Methane Emission Sources

About 70% of current methane emissions are anthropogenic in origin. The manner in which total methane emissions rose over the last century is illustrated by the black line in Figure 6-15. As in the case of carbon dioxide, post-World War II rates increased annually much more quickly than had been the case before. In the last 20 years, however, the emission rate for methane has leveled off (Figure 6-15).

Most of the methane produced from plant decay results from the process of anaerobic decomposition, which is decomposition of formerly living matter in the absence of air, i.e., under oxygen-starved conditions. This process converts cellulose (approximate empirical formula chzo) into methane and carbon dioxide:

2 c:h2o —»—* ch4 + co2

Anaerobic decomposition occurs on a huge scale where plant decay occurs under waterlogged conditions, e.g., in natural wetlands such as swamps and bogs and in rice paddies. Indeed, the original names for methane were swamp gas and marsh gas. Wetlands are the largest natural source of methane emissions, though emissions from this source have decreased sharply over the past centuries as wetlands have been drained. The huge increase in rice production over the same period has presumably led to correspondingly large increases in methane emissions from this source.

The expansion of wetlands that occurs by the deliberate flooding of land to produce more hydroelectric power adds to the total natural emissions of the gas. Deep, small reservoirs produce and emit much less methane than do shallow ones that contain large volumes of flooded biomass, such as those in the Brazilian Amazon, especially if the trees are not first removed. Indeed, the combined global warming effect of the methane and carbon dioxide produced by a large, shallow reservoir created to generate hydroelectric power can, for many years, exceed that of the carbon dioxide that would have been emitted if a coal-fired power plant were used to generate the same amount of electrical power! Hydroelectric power is not a zero-emission form of energy production if land is flooded to create it.

The anaerobic decomposition of the organic matter in garbage in landfills is another important source of methane in air. Food waste in the landfill produces the greatest amount of methane. In some communities, methane from landfills is collected and burned to generate heat, rather than being allowed to escape into the air. Although the combustion of methane produces an equal number of molecules of carbon dioxide, because the per molecule effect of COz molecules is so much smaller than that of CH4 molecules, the net greenhouse effect of the emission is thereby greatly reduced in relation to the amount of C02 absorbed from the air when the plant matter was growing.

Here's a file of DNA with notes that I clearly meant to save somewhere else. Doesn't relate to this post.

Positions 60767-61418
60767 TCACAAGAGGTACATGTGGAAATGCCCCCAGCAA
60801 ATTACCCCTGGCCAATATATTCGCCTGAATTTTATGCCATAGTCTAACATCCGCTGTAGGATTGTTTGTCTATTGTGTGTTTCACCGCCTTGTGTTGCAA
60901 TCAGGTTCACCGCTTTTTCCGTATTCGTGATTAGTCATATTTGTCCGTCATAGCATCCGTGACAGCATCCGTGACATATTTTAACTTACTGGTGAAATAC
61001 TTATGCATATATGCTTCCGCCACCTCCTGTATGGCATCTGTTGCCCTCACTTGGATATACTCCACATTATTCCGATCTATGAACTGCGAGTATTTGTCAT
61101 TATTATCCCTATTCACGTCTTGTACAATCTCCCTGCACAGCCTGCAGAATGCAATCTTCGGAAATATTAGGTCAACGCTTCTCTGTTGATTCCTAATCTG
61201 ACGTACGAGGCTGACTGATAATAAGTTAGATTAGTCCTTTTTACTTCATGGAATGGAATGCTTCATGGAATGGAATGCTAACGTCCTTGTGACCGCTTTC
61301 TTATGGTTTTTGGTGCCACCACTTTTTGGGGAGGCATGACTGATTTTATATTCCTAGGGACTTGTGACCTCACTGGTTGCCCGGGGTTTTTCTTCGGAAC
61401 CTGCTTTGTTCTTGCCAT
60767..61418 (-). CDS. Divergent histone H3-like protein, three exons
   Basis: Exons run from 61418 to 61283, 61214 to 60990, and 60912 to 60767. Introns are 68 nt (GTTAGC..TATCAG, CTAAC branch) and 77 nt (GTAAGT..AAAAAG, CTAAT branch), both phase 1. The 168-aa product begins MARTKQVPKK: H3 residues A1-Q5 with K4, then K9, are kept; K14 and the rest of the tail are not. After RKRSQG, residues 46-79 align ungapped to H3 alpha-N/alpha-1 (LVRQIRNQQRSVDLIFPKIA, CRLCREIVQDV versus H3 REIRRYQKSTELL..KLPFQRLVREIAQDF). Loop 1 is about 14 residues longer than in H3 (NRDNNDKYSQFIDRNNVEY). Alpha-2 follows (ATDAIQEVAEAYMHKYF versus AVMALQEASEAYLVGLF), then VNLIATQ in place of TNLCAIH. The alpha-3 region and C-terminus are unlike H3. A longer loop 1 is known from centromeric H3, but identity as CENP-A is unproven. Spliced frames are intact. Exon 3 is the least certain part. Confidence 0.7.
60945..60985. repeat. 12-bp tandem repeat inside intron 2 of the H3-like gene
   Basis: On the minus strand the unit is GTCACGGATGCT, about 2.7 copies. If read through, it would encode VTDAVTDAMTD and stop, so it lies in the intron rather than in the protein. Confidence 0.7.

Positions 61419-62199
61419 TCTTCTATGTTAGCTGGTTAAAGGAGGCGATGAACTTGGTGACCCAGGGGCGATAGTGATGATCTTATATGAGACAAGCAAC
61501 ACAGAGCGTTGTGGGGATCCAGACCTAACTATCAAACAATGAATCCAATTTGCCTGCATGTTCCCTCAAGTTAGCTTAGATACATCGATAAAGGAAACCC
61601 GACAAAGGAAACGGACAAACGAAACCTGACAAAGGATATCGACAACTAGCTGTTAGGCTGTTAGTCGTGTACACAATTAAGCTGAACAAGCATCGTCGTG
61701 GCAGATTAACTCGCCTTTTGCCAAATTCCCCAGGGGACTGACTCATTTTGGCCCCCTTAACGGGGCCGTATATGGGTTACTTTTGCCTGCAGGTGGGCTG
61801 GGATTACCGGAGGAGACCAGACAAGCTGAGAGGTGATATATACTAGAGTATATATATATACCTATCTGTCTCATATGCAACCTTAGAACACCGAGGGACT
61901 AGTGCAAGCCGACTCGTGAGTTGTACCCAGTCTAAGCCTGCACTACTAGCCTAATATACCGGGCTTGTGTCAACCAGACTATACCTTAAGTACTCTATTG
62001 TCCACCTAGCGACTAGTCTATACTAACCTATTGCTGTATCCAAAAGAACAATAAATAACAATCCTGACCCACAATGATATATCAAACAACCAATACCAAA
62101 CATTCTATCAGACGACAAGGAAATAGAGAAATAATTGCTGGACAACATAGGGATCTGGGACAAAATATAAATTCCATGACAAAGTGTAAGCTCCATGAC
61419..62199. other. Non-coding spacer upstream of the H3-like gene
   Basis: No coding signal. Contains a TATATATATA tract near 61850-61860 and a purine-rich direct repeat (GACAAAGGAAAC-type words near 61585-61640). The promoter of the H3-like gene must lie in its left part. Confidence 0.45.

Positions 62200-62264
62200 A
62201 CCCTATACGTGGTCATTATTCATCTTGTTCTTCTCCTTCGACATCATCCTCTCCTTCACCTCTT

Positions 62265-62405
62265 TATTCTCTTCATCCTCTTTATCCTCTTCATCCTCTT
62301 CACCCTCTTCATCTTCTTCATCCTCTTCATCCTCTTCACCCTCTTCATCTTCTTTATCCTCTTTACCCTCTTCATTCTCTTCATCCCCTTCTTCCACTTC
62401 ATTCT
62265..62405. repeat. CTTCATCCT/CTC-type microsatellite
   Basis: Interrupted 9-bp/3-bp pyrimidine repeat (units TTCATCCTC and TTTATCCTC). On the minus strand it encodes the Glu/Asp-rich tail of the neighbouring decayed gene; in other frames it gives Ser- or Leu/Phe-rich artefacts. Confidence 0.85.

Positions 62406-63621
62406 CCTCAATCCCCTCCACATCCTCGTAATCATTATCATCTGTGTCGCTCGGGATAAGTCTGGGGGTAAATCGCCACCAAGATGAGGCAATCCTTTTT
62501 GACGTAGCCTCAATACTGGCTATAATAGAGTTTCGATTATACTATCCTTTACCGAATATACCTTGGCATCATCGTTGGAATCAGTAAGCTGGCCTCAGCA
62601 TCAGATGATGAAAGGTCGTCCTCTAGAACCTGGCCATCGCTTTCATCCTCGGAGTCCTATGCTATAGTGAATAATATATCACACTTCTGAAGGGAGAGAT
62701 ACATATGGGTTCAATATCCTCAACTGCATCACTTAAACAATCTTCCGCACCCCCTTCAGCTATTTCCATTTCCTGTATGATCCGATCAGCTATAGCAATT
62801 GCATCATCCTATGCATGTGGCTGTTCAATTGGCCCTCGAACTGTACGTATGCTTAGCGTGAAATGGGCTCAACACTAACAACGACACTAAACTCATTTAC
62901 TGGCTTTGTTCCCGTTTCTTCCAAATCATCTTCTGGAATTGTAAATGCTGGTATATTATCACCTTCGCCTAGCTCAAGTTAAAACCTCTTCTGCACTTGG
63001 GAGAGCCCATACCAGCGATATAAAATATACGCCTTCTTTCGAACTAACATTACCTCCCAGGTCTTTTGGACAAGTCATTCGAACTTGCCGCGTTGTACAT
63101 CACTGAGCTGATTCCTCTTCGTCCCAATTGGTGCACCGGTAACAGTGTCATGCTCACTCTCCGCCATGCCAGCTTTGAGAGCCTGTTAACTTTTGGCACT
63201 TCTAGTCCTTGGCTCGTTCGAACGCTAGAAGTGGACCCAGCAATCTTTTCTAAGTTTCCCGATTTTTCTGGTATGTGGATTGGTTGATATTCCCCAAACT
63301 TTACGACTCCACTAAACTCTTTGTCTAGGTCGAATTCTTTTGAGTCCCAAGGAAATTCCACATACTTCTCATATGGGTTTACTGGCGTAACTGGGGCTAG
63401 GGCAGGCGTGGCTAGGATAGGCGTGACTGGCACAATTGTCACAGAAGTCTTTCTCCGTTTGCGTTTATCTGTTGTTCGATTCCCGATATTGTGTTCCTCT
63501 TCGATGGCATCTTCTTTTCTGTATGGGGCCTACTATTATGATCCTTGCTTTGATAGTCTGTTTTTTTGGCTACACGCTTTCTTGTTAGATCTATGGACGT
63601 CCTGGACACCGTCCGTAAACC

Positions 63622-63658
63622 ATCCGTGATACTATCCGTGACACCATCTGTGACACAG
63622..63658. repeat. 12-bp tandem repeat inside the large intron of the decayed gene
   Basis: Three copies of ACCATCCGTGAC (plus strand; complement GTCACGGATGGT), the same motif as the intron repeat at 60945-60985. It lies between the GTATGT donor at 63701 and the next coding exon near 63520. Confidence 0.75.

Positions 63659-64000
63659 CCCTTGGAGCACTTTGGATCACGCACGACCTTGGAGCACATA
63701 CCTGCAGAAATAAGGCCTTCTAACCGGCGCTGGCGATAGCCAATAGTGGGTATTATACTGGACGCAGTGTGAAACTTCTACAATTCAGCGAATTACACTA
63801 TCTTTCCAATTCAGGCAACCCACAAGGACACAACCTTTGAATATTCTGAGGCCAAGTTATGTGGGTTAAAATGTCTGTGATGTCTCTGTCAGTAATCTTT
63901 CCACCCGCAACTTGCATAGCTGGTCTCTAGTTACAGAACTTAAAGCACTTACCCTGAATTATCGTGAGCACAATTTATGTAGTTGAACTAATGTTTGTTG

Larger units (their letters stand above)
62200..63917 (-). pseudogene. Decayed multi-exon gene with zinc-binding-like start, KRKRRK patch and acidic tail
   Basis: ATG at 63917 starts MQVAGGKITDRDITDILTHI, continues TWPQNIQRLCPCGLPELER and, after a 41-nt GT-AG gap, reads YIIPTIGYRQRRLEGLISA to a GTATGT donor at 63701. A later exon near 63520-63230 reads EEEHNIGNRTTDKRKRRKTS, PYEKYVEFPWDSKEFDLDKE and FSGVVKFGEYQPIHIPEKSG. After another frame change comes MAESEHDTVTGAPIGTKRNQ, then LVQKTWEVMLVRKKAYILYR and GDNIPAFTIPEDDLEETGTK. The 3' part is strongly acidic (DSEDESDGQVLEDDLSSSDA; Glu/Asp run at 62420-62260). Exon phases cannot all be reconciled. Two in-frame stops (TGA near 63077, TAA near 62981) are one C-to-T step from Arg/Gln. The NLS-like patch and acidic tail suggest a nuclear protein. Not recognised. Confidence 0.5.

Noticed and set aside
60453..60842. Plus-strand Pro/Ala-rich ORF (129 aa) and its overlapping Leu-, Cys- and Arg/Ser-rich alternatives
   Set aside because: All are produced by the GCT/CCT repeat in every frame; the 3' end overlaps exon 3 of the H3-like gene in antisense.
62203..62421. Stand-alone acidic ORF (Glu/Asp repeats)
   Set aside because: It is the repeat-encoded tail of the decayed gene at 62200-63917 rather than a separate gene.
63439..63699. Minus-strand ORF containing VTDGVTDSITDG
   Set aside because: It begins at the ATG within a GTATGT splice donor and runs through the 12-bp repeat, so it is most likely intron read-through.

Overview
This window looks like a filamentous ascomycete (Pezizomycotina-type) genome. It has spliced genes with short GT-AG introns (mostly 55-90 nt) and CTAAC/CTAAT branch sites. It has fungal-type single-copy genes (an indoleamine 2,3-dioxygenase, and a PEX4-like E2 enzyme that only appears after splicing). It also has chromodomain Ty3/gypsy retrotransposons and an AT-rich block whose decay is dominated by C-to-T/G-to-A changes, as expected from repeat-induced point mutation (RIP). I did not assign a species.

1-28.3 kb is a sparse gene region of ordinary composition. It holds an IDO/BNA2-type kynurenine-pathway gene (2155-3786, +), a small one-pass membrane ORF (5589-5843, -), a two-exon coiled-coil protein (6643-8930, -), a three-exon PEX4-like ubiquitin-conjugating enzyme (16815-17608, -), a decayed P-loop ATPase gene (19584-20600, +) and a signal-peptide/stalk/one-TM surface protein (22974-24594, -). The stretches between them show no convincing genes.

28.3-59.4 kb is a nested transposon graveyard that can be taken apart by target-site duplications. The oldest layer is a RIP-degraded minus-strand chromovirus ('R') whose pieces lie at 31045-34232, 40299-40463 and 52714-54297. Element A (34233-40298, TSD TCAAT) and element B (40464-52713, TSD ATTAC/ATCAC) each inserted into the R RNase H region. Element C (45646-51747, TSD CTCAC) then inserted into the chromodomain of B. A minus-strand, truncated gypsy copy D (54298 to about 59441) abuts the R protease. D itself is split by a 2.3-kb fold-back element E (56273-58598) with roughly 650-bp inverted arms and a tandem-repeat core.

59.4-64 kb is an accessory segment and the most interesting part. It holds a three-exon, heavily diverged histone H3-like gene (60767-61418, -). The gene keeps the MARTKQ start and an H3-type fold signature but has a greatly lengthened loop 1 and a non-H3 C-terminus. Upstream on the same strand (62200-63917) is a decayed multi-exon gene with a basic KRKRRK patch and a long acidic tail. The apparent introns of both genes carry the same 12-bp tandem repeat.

The burning of biomass, such as forests and grasslands in tropical and semitropical areas, releases methane to the extent of about 1% of the carbon consumed, along with larger amounts of carbon monoxide (both compounds are products of incomplete—poorly ventilated—combustion).

Ruminant animals—including cattle, sheep, and certain wild animals— produce huge amounts of methane as a by-product in their stomachs when they digest the cellulose in their food. The animals subsequently emit the methane into the air by belching or flatulence. The decrease in the population of some methane-emitting wild animals (e.g., buffalo) in recent centuries has been far exceeded by the huge increase in the population of cattle and sheep. The net result has been a large increase in emissions of methane from animal sources.

It was reported by researchers in 2006 that plants, especially those growing in tropical areas, emit methane into the air as part of their aerobic metabolism, not just through the action of bacteria in anaerobic environments. The rate of emission of methane increases sharply with air temperature, approximately doubling for a 10° rise. If aerobic methane release from plants does occur, some of the observed decrease in global methane emission rates in the 1990s may have occurred because extensive tropical deforestation during that period would have greatly reduced the number of methane-emitting plants. Ironically, tropical forests cleared for livestock production may have produced as much methane as the ruminants that are now raised on that land! However, research reported by other scientists in 2007 failed to confirm that methane is produced aerobically and emitted by living plants.

Methane is released into air when natural gas pipelines leak, when coal is mined and the CH4 trapped within it is released into the air, and when the

BOX 6-3

Continue reading here: Determining the Emissions of Old Carbon Sources of Methane

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